• The best fix for brute force is the old idea you mention of an enforced wait between attempts. It's a pain when you're locked out of a server you're legitimately allowed to use, but it's very useful to keep brute-force attacks down. Giving a couple of chances with a short wait and then imposing a much longer once after 2 to 5 tries seems to be a pretty good balance.

              Add to this a nokia phone and a data cable, gnokii, and a script that when it receives a SMS from a specific phone number with an IP address

            • The best fix for brute force is the old idea you mention of an enforced wait between attempts. It's a pain when you're locked out of a server you're legitimately allowed to use, but it's very useful to keep brute-force attacks down. Giving a couple of chances with a short wait and then imposing a much longer once after 2 to 5 tries seems to be a pretty good balance.

              Which would be so easy to implement in openssh. Seems silly not to have it there as a standard feature.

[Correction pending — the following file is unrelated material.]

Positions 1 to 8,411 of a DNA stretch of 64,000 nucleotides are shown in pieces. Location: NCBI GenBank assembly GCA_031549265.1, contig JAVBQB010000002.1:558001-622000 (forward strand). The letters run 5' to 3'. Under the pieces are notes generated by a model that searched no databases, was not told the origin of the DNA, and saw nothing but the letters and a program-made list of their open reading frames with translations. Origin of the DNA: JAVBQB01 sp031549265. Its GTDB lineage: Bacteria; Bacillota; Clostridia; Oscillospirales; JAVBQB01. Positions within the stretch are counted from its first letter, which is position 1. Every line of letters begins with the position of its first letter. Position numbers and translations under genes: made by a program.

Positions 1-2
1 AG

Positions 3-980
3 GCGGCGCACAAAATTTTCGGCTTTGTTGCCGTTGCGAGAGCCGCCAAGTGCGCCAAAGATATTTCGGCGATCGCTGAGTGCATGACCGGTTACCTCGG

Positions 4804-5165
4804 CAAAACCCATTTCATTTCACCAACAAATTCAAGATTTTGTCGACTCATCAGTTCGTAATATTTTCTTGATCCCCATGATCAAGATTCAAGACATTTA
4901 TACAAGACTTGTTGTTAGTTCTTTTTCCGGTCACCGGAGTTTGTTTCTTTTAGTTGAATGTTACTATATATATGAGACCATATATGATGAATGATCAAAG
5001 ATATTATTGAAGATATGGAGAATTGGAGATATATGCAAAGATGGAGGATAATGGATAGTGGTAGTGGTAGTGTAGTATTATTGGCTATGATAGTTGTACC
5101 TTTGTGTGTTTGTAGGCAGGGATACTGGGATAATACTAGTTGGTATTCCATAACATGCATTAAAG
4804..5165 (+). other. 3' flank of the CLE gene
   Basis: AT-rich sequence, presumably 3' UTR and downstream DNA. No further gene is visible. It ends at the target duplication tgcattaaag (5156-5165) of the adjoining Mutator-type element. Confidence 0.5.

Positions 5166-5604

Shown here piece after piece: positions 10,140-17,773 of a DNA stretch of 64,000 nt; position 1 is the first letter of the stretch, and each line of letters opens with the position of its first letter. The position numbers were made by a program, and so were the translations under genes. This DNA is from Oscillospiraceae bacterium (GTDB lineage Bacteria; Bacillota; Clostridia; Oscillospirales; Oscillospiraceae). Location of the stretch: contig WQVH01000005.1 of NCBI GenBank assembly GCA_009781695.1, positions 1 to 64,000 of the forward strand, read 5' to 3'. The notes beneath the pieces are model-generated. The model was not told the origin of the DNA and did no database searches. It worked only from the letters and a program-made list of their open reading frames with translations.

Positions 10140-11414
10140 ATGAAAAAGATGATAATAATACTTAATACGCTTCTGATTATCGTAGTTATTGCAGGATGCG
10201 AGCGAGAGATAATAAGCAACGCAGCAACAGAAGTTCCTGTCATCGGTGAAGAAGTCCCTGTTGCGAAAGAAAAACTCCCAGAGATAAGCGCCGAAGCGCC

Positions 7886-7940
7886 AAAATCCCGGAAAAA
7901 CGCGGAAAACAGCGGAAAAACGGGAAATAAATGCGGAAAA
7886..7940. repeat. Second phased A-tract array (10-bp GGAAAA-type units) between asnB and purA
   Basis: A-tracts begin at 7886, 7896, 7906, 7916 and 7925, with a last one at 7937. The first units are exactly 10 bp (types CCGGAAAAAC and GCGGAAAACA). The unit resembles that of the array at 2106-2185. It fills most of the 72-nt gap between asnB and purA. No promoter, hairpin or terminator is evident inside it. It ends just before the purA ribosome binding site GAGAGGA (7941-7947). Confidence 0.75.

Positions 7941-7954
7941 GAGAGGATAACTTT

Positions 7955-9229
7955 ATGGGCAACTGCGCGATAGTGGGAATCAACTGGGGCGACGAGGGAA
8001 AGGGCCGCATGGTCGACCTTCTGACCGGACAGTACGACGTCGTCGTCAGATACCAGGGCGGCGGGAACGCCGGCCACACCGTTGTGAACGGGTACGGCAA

• by cowbutt (21077)
          If this is a problem, write a wrapper script that uses ntpdate to immediately set the clock from the same NTP server as the servers you're trying to connect to. Not great for multi-user machines, but should be fine for desktops and other single-user machines with a modicum of care (e.g. making sure 'make' isn't running whilst you do so...)
        • by Fweeky (41046)
          Or, you could be a bit more proactive about making sure the things you depend upon are working and set up a little system monitoring so you know when things fail.
        • by erc (38443)
          Even with NTP servers it's too easy to have your systems end up out of clock sync
          Really? How often do you run NTP? I've run it once a day for 20+ years and I've *never* had my server out of sync for more than a second or two between synchs. Maybe you're running crappy hardware?
      • Clock drift is an issue, hence the fact that three overlapping minutes are kept active at once.